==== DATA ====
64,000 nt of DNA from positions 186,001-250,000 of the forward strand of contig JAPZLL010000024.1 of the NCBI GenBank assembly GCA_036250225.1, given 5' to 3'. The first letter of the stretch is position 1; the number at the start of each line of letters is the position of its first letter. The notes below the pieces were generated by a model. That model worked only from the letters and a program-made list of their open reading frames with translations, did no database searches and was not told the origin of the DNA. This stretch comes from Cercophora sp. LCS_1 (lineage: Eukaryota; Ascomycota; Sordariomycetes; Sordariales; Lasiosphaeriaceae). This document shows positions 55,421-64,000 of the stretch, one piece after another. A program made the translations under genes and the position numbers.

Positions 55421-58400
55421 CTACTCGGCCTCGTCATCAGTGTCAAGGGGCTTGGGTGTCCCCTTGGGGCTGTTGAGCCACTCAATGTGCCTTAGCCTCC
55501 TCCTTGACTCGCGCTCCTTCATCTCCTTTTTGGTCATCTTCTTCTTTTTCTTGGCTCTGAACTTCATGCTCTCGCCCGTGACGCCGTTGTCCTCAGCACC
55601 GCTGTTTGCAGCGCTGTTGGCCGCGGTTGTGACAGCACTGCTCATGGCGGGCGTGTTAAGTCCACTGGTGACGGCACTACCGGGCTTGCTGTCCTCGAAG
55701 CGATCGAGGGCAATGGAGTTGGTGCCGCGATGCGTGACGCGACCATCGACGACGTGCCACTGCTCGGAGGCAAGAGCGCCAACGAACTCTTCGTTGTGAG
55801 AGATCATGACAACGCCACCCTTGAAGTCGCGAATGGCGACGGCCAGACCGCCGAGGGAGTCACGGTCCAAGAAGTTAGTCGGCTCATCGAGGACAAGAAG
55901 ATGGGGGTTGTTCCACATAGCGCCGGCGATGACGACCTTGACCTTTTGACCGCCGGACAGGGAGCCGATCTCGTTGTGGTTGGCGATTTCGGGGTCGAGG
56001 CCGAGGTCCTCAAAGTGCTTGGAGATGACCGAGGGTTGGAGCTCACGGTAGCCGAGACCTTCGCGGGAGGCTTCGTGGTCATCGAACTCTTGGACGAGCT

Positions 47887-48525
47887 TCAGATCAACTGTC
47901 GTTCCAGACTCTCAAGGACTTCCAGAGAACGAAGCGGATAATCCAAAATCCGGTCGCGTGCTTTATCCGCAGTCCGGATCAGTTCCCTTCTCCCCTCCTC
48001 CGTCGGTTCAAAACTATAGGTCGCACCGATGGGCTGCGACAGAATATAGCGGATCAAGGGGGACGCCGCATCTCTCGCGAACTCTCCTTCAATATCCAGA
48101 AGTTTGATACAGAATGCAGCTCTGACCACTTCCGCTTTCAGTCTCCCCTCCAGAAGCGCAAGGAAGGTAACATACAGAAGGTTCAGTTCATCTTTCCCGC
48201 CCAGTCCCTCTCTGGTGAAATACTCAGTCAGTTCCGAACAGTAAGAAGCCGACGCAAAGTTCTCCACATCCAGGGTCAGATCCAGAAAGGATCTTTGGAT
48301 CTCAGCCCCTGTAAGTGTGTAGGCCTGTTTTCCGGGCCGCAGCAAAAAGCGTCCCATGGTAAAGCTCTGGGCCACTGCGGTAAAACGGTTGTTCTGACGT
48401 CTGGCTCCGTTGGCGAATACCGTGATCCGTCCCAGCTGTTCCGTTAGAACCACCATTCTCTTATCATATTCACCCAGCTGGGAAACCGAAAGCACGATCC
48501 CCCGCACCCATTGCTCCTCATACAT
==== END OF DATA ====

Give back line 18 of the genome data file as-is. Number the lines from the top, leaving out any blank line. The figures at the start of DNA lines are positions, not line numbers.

48501 CCCGCACCCATTGCTCCTCATACAT